by Simon Black, Sovereign Man:
“Holy Crap– turn on your TV! This is crazy!”
It was Sunday, September 14, 2008. Exactly 10 years ago to the day.
My friend Jeff called me and told me to turn on the television—where I saw dozens of people on the streets of Manhattan filing out of a skyscraper carrying boxes full of their office junk.
They were all employees of Lehman Brothers, one of the largest investment banks in the world.
Lehman was hours away from filing bankruptcy in what would go down as THE biggest bankruptcy in US history.
The next day the US stock market tanked. And for most of the next several weeks, all global financial markets were a roller coaster of surreal panic and chaos.
I don’t know if you can remember the general mood back then. I can. It was fear.
People were terrified of what was happening in the economy. The real estate market had dried up. The stock market had crashed. Some of the most hallowed financial institutions in the world went bust in the blink of an eye.
It’s now officially been a decade since the collapse.
And the typical sentiment among economists, politicians, and central bankers is that the economy has come roaring back.
There’s certainly a lot of evidence to support this assertion—
Several financial markets around the world have hit all-time highs. Stocks. Real estate. Bonds. They’re all generally selling for record high prices.
Earlier this week the US Census Bureau announced that median household income in the Land of the Free had increased by 1.8% between 2016 and 2017.
(That’s hardly a life-changing pay raise for workers… but it’s better than nothing.)
Governments around the world, from the US to Western Europe, are seeing strong tax revenue.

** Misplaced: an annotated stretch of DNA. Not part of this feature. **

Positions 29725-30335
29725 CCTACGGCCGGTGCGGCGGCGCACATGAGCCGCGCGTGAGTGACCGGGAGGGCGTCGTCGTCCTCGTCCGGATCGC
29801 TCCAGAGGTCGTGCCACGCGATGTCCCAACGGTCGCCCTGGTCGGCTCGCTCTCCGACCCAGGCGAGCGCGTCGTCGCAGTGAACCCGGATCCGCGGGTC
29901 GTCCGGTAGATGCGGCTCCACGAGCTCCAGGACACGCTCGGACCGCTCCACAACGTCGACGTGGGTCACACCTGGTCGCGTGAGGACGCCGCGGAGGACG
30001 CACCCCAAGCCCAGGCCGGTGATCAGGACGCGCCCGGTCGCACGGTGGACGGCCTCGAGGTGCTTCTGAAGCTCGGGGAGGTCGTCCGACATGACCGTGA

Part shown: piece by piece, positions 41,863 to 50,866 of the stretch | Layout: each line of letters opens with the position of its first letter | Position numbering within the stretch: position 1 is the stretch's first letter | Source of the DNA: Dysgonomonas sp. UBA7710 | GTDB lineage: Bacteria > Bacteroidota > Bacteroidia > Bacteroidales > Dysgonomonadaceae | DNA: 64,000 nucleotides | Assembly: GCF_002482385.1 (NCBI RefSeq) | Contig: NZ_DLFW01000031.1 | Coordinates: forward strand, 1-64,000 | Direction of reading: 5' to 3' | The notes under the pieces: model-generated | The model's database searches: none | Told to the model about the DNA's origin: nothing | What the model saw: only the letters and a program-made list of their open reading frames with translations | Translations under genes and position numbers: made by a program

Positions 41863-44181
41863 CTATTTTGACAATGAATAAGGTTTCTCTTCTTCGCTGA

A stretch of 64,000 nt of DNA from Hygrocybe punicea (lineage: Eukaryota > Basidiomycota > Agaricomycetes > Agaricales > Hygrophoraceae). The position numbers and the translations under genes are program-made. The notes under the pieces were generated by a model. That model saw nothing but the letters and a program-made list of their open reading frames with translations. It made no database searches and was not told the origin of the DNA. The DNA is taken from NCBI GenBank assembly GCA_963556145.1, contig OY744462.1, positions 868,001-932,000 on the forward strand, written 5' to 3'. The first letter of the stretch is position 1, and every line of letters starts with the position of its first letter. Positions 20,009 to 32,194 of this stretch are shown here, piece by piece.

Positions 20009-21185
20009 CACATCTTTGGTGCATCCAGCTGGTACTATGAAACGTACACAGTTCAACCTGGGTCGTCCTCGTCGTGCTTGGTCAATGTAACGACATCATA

And the global economy is certainly growing.
In the US, for example, GDP has increased from $14.8 trillion just prior to Lehman’s collapse ten years ago, to $20.4 trillion today, an increase of 38%.
These are all good signs. And if that’s all you look at, it certainly seems like everything’s all good.
But remember that great F. Scott Fitzgerald quote: “The test of a first-rate intelligence is the ability to hold two opposed ideas in the mind at the same time and still retain the ability to function.”
So let’s look at the other side of things.
Sure, financial markets have increased. Wages have (barely) increased. Economic output has increased.
But what’s really increased?
Look at the Land of the Free as a classic example: US GDP is up 38% over the past decade. Great.
But over the same period, the US national debt has increased 122%!
In other words, in the last ten years, the US national debt increased by more than $3 for every $1 increase in GDP. It’s brilliant!
And it’s not just Uncle Sam. Overall government debt across the world has TRIPLED since Lehman’s collapse to $63 trillion…
… and that doesn’t count their unfunded liabilities (like pension obligations, or the $40+ trillion that the US government owes its taxpayers for future Social Security benefits).
Individuals are also loaded up with debt. Student debt. Consumer debt. Auto debt. They’re all at record levels. So is corporate debt.
And a lot of that new debt, by the way, is total garbage.
As we’ve discussed before, there are insolvent, money-losing companies that have NO hope of paying back their debts that are able to borrow money at super-low interest rates.
Plus there’s nearly $10 trillion of debt issued by insolvent governments at NEGATIVE rates. It’s absurd.
So what else has increased a LOT in the past 10 years?
Money. Literally, the amount of money in the financial system is near an all-time high.